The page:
One sure way we can all benefit from Ramadan is to give more. What do we mean by this? Well, we can give more of our time to Allah and to others; in so doing, we can understand and take to heart what Ramadan and Islam is all about.

Ramadan is the month in the Islamic calendar when our holy Prophet (peace and blessings be upon him) first received the revelation of the Qur'an from Jibril (Angel Gabriel). For the rest of the Prophet's life, Jibril visited him during Ramadan, and they recited the whole of the Qur'an together. In the last Ramadan before the Prophet died, they recited the whole of the Qur'an together twice. For our own part, then, we can spend at least some extra time during Ramadan reciting the Qur'an and studying its meaning. In giving up some of our time, we give time to Allah. The result, in sha' Allah, is that by the end of Ramadan, we will have come closer to Allah.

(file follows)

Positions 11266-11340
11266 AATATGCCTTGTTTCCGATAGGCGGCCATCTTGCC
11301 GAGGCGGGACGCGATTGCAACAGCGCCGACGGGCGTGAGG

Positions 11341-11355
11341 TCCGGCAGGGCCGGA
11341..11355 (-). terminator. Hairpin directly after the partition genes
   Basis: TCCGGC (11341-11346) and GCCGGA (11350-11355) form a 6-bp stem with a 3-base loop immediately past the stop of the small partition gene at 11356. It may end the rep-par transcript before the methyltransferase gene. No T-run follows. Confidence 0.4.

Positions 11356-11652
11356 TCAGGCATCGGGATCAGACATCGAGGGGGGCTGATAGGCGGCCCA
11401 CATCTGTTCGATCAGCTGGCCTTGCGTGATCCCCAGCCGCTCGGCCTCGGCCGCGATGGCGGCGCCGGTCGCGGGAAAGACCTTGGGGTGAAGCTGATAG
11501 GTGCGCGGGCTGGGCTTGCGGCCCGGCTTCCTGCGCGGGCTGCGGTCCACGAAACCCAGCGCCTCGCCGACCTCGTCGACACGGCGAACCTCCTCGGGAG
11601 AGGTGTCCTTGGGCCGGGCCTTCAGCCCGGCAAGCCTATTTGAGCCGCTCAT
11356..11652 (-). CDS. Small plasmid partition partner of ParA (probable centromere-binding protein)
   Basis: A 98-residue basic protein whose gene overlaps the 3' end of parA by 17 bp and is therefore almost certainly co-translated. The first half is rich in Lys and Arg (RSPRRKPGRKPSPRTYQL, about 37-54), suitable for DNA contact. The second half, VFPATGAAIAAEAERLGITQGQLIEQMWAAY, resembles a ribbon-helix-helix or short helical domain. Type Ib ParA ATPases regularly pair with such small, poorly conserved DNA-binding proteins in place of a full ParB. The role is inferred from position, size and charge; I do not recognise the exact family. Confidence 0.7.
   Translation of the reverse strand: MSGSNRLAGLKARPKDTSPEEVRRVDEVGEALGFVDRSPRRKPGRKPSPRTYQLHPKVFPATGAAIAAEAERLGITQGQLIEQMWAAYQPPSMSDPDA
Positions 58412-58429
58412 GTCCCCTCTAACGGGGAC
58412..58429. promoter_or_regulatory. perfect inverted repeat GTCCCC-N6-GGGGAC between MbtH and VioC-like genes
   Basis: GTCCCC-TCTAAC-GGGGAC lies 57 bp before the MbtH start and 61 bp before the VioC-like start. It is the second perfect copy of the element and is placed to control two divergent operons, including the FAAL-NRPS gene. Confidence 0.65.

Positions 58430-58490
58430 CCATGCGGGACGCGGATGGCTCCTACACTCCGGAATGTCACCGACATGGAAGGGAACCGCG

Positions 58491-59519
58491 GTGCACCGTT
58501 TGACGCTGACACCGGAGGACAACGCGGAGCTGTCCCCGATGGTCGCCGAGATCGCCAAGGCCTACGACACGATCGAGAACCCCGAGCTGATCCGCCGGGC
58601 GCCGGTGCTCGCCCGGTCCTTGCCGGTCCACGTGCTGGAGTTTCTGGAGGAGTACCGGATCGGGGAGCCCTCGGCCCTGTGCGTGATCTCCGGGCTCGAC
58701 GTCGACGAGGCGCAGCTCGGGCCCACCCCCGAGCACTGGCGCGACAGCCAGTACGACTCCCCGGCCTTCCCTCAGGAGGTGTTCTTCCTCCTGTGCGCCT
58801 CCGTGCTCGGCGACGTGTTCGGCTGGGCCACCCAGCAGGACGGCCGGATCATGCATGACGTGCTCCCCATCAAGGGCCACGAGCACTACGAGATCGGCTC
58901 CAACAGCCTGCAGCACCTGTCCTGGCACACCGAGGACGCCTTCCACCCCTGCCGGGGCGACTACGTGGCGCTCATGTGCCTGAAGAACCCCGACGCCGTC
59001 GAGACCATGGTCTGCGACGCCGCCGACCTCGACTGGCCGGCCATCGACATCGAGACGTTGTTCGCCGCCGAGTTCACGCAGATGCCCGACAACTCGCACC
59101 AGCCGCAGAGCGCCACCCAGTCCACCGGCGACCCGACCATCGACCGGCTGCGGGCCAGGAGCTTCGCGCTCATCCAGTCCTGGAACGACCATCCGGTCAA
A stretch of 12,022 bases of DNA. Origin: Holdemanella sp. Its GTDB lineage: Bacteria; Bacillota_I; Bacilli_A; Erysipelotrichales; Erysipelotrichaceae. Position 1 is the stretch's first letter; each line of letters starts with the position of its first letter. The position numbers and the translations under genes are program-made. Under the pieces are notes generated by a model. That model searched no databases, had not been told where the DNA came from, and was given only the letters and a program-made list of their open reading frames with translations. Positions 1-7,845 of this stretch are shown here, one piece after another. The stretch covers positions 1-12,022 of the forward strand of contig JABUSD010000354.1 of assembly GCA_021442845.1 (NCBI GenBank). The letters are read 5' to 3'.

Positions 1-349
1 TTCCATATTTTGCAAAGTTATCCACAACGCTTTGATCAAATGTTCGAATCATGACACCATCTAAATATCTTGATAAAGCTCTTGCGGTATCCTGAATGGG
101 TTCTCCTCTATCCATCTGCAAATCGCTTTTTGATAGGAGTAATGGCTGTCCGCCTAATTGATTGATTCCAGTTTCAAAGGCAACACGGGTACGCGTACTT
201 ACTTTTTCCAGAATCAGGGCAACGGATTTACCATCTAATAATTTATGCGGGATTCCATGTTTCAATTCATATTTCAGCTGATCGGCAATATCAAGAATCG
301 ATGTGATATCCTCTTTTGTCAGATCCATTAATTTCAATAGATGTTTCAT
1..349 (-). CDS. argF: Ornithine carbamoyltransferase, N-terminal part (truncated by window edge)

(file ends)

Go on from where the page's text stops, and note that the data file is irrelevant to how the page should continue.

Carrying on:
For Muslims, Ramadan is also the special month of du`aa' (supplication). During the day, while we are fasting, we make prayers and invocations to Allah to remind us that it is for His sake that we fast. The Ramadan fast is neither a diet nor a punishment. We do it gladly for Allah's sake. Many Muslims try during Ramadan to attend the special Tarawih Prayers in the mosque every evening. By doing so, they will have heard the whole Qur'an recited during the month. Giving such time to Prayer, then, is another way of giving our time and our hearts to Allah.

Ways of Celebrating Ramadan